In fact, if you think about it, many of the apps you’ll find on your smartphone today can’t even run on today’s fastest computers (which are often a lot slower than the mainframe computers of the past). That means you’ll need to have all the right apps installed on your mainframe computer, and probably need to connect your mainframe computer to your mainframe computer (at least one of them), and you’ll probably need to connect your mainframe computer to a central server (that might be a network hub in your basement or another server in your building).

This is not a fast computer, by the way.

The Computational Fabric of the Mainframe

Today, there are lots of computing systems on the mainframe that do different types of computations. For example, today you can run a mainframe computer that does a main computationally intensive program (such as running Microsoft Word or Microsoft Excel) on your smartphone or on your desktop computer.

This is how today’s smartphones and tablets work. However, you can run a very powerful computing system on a smartphone or on your desktop computer, but you probably won’t be able to run a very powerful computing system on the mainframe.

You can use today’s smartphones and tablets to run hundreds or even thousands of different types of computations, but you won’t be able to do any computationally-intensive program, such as running Microsoft Word or Microsoft Excel, on the mainframe. That means you’ll probably need to wait until the mainframe computers get faster and faster. That’s what you’ve been waiting for, isn’t it?

The Computational Fabric of the Mainframe

Of course, with all that talk of mainframes, you probably wondered how the “compute fabric” of the mainframe works. That’s why I’m sharing a picture of the compute fabric of a mainframe computer and how it works.

Many computers have their own “disk drives,” which are little devices that can store a lot of data (as many as thousands of megabytes). This information is stored on the disk drives using disks (mainframes often have thousands of disks in their data centers, and individual devices may have thousands or even tens of thousands of disks).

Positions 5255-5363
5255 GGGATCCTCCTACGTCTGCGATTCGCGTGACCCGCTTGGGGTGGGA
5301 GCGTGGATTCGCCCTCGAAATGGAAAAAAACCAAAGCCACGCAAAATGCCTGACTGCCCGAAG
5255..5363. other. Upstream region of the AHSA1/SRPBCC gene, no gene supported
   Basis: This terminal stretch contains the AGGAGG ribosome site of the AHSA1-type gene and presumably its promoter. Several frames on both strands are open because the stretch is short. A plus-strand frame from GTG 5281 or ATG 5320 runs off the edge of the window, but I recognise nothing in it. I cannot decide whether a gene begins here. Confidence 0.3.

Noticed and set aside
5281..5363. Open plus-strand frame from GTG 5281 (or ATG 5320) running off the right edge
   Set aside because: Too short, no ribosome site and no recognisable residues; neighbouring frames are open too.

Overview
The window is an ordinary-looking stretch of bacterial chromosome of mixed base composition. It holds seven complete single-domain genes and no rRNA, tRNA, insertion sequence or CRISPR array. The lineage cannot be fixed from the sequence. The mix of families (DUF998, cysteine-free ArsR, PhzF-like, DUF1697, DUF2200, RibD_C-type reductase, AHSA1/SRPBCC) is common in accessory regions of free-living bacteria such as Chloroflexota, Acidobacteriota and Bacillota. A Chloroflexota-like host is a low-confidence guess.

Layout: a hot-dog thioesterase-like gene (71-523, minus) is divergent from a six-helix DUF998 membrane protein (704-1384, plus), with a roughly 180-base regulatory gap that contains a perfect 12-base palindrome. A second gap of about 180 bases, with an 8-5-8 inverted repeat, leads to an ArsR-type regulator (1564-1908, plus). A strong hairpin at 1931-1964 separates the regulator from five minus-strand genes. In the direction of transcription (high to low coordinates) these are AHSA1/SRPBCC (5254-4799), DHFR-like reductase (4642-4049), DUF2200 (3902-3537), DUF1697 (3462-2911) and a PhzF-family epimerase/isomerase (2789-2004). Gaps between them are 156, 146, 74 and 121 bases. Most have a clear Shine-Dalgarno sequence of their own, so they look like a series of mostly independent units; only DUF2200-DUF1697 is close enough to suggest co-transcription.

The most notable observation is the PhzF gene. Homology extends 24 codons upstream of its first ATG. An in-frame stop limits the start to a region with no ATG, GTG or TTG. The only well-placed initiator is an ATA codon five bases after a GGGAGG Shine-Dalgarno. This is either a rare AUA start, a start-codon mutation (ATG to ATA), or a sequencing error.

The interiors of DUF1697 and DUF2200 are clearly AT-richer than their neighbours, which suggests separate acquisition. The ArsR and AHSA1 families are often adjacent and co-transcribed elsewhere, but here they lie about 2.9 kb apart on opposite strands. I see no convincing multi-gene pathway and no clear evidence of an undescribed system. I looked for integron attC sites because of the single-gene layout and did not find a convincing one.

In addition to disks, a mainframe computer also needs computers (mainframes are sometimes called “mainframes, processors, and peripherals”) to manage the computers on the computer. This computer management software helps the computers on the mainframe communicate with each other and with other computers in the computing fabric.

Of course, the computers on the mainframe all need to communicate with each other using the common network that everyone in the computing fabric uses. This network, called the “mainframe network,” makes communication easy. However, the network might not be the fastest networking technology available, so you may not be able to send emails directly from your smartphone to your smartphone, or to send email directly to your smartphone.

You may also need to set up separate email accounts or web-based email programs (such as Microsoft Exchange or Microsoft Outlook) for your smartphone and for your mainframe computer. That’s because most of the software you’ll be able to use on your smartphone and on your smartphone-enabled mainframe will need to use email or web-based email.

In fact, you’ll likely need to connect to your smartphone via a phone cable (that connects directly to your smartphone) when you’re working on your smartphone or working on your mainframe computer, and when you’re not working on either of them, you’ll need to have either a computer cable or a data-transfer cable connecting your smartphone to the mainframe (or to your smartphone’s data-transfer slot). Of course, you don’t have to connect a data-transfer cable to your smartphone or your smartphone-enabled mainframe. That’s just the normal way computers work.

Of course, with all that, what is a mainframe computer anyway? The mainframe computer is a very powerful computing system that’s usually located in a large, centralized building.

An important part of a mainframe computer is the mainframe network, the very large networking system that makes communication from your smartphone and from your smartphone-enabled mainframe computer to other computers on the computing fabric easier and faster. The mainframe network has been around for decades and is still very fast, so it’s still very useful today.

If you want to read more about how mainframes work, and about what’s new on the mainframe computers, read this article: The Mainframe: What You Should Know.

At the end of this article, I’ll mention a few good books you can read about mainframes.